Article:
- South Georgia and the surrounding islands are perfect for bird-watching, wildlife photography, sea kayaking, snorkelling, trekkings, and braving a polar plunge.
About South Georgia
South Georgia is a remote and rugged destination in the South Atlantic Ocean, well over a thousand kilometres from the nearest notable landmass. The crescent-shaped island rises steeply from its frayed shoreline to 11 snow-covered peaks which rise over 2,000-metres above sea level and conceal an estimated 160 glaciers. And, while these austere elevations are all but inhospitable, the coastal areas are home to a plentiful diversity of Antarctic fauna, including some of the densest wildlife concentrations on earth.
First explored by Captain Cook in 1775, history buffs will also appreciate the significance of this isolated island and its role in one of the most famous survival stories in history – that of Sir Ernest Shackleton’s Endurance Expedition. After surviving a horrific open ocean journey then crossing the island in 1916, Shackleton returned to South Georgia in 1922 where he passed away. His grave at Grytviken has become a popular pilgrimage amongst visitors hoping to connect with this inspiring chapter of history, and pay homage to such a pioneering explorer.
With 11 main islands and several smaller islets, the South Sandwich Islands are also part of the South Georgia British Overseas Territory, despite lying around over 700-kilometres southeast. Volcanic in origin, this island chain is incredibly inhospitable and consists of numerous perilous peaks, some of which remain active while others are snow-capped and heavily glaciated.
Lying over 800-kilometres southwest of South Georgia, the South Orkney Islands were discovered in 1821 by British and American sealers. The archipelago is made up of four main islands – Coronation Island, Laurie Island, Powell Island, and Signy Island – as well as a selection of smaller islets. Over 80% of the islands are covered in glaciers and the only inhabitants here are scientific researchers.
There are no airports in South Georgia or the surrounding island groups of South Sandwich and South Orkney. As a result, these destinations are only accessible from the sea. Due to the isolation of these islands, itineraries require significant open-ocean crossings of up to 1,500-kilometres.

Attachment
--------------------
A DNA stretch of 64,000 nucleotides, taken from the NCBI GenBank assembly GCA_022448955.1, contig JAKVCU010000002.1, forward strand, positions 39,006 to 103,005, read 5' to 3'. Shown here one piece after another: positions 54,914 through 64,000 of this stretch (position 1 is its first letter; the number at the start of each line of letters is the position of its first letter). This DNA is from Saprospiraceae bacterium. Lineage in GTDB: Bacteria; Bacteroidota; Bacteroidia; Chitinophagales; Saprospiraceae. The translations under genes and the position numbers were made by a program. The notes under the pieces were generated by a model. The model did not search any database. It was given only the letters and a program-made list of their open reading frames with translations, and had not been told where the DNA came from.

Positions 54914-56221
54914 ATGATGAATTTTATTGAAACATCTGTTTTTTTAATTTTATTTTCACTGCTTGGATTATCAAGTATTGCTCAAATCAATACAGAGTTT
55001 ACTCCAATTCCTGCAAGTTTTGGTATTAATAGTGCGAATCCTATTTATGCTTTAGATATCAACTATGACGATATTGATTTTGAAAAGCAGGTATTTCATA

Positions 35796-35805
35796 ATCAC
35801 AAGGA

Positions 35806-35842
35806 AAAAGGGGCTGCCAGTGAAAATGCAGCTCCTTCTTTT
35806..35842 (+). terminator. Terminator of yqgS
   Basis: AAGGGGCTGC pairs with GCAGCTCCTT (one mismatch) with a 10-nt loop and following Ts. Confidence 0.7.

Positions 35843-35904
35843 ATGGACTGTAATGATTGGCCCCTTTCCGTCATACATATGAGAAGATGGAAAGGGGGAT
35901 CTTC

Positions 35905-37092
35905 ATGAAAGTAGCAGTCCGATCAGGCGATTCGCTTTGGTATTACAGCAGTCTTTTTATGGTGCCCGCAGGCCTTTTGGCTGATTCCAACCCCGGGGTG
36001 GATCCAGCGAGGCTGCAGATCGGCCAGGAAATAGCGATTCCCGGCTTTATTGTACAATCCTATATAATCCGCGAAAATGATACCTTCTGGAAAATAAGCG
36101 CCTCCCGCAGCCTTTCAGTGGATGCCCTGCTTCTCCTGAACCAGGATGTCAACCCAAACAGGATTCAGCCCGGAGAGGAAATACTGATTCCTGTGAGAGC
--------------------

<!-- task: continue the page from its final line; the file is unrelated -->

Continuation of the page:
Where to stay
Accessible only from the sea, and with no real infrastructure on the islands, a polar expedition cruise is essential for anybody wishing to visit these remote destinations. Equipped with convenient zodiacs and able to relocate overnight, these strengthened polar vessels allow visitors to traverse the islands of South Georgia, South Sandwich and South Orkney with relative ease, exploring the extensive coastlines and stopping at landing sites where possible.
Located on the edge of the Scotia Sea, at the border between the South Atlantic and the Southern Ocean, the climate of these island destinations is harsh, varied, and unpredictable.
On South Georgia, the west coast experiences the worst of the weather, with the island’s mountainous terrain sheltering the east from much of the wind. Precipitation is possible year round, predominantly falling as sleet or snow.
January is the height of summer in South Georgia, when temperatures can peak at around 8°C, while the winter month of August sees lows of -5°C, sometimes dropping as low as -10°C. Due to their proximity to the Antarctic Circumpolar Current, the seas surrounding South Georgia are cold throughout the year, with lows of 0°C in August and highs of around 4°C around April. And, while icebergs are common, the water typically remains free from pack ice.
Located further south, the South Sandwich Islands are colder, and are surrounded by sea ice during the winter months of May through November. The same can be said for the South Orkney Islands, where the average summer temperatures are around 3°C, with lows of -12°C in winter. These islands are surrounded by sea ice between the months of May and November, making them all but inaccessible to touring vessels.
The preferred time for expedition cruises to visit these destinations is between November and March – when days are at their longest, the weather is at its most benign, and the lack of sea ice allows ships to navigate freely. Seasonal highlights include the last of the battling bull elephant seals in November, along with the return of nesting seabirds. December sees an unbelievable density of fur seals lining the beaches, while gentoo, chinstrap and macaroni penguin chicks begin hatching in January and Prion Island becomes accessible to see the wandering albatrosses. During February and March, you’ll spot fur seal pups, plump king penguin chicks, and plentiful humpbacks and fin whales off the coast.